|M.Sc Student||Ruth Kachalov|
|Subject||Professional Training of Ultra-Orthodox Women towards|
their Work in the Israeli High-Tech Industry
|Department||Department of Education in Science and Technology||Supervisor||Full Professors Hazzan Orit|
|Full Thesis text - in Hebrew|
According to the Samuel Neaman Institute (http://www.neaman.org.il) the Haredi sector is on its way to constitute one fifth of Israel's population within a few years. Hence, a national importance is attributed to studies on the Ultra-Orthodox sector in general, and the learning processes in this sector in particular. In this context, Ultra-Orthodox women enrolling in training courses towards employment in high-tech is a new area of research. The present research aims to contribute to the nascent body of knowledge on the process of preparing ultra-Orthodox women entering the high-tech workforce.
This research process intended to characterize the mode of learning in professional courses for Haredi women towards their employment in high-tech companies. The following research question arises from the purpose of the study: what characterizes teaching and learning processes, as well as training courses, for ultra-Orthodox women towards their employment in high-tech?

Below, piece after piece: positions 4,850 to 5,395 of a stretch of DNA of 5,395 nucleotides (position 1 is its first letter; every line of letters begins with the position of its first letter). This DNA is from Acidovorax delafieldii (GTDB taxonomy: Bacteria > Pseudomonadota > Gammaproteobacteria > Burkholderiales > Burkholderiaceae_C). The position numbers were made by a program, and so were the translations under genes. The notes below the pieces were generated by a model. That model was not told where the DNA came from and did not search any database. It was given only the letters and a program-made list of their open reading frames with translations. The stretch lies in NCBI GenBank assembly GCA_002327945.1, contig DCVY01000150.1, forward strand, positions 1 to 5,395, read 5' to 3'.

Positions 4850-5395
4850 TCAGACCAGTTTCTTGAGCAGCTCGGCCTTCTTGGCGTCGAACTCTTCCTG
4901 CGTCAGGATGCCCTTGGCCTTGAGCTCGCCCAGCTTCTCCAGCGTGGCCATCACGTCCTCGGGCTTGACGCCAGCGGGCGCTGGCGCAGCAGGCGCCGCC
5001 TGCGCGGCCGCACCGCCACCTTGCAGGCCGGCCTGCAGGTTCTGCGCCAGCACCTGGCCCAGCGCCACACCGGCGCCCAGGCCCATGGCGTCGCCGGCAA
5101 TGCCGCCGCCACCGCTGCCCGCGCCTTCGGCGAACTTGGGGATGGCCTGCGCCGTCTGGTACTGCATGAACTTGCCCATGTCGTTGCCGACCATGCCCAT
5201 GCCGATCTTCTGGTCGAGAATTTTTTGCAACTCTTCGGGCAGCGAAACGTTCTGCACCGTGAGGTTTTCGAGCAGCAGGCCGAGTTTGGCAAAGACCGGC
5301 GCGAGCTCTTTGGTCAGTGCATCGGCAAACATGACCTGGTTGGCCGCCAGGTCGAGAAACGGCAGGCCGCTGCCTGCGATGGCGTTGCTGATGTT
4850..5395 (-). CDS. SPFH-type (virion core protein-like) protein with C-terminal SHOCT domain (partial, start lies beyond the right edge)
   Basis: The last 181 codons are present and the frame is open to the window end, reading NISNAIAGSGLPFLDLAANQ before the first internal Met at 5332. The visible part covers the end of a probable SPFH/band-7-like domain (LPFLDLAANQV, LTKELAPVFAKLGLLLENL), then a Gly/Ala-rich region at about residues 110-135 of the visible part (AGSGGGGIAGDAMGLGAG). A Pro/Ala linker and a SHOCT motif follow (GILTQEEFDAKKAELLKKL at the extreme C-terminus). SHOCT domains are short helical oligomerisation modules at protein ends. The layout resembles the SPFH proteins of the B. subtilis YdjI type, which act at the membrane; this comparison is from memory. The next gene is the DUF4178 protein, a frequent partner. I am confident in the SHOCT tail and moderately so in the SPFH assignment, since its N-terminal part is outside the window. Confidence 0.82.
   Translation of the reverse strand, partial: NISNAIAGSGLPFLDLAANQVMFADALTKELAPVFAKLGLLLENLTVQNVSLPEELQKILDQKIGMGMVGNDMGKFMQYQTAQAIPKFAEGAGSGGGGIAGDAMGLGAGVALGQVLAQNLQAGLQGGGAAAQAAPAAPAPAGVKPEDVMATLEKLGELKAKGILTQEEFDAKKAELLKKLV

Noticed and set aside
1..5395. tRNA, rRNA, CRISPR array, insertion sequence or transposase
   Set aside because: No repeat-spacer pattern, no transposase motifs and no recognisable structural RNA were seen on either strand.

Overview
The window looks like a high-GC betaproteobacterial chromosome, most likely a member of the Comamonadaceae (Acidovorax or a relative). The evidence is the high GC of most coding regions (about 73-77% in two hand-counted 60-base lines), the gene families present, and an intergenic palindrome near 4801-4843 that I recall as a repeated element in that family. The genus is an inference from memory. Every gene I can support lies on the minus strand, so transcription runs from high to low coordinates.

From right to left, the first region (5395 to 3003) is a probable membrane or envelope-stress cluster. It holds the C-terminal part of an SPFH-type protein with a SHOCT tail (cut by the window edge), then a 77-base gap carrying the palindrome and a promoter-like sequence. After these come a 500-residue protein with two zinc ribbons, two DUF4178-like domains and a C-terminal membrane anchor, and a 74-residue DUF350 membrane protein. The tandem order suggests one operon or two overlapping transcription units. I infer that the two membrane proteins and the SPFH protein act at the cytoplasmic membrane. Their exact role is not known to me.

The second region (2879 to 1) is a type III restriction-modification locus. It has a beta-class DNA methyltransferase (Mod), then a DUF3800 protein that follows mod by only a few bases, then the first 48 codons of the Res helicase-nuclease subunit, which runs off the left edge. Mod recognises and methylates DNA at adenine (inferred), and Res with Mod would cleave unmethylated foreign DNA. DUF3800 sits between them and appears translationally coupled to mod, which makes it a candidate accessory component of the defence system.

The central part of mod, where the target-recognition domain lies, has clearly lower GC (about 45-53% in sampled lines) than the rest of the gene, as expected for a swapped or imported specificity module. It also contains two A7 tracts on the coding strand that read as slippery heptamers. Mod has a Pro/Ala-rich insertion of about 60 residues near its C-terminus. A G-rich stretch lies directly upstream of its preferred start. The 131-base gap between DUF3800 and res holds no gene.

The data was collected in three types of educational institutions offering training courses for Ultra-Orthodox women by applying a qualitative research approach (Flick, 2009): seminars where Haredi women study in a traditional Ultra-orthodox framework; Haredi centers that implement a non-traditional framework; training courses in institutions without any connection with the Haredi sector.
The main findings are: women students in a given type of vocational training programs chose to attend it for reasons differing from the ones exposed by students of another type of program. Students enrolled in seminars stated they enjoy math, logical and analytical thinking, as well as programming as the main reason for choosing the profession. In contrast, ultra-Orthodox women that attended training courses in non-Haredi institution and Haredi centers usually expressed that more practical considerations have been motivating their choice, such as the convenient location of the school within their neighborhood, as well as that courses were more self-contained than those from a formal academic degree.
A final key issue the study recognizes is the mismatch between the needs of the professional world and the materials taught to the Orthodox women. There is a noticeable gap between what a student studies in that courses and what she will actually need at work.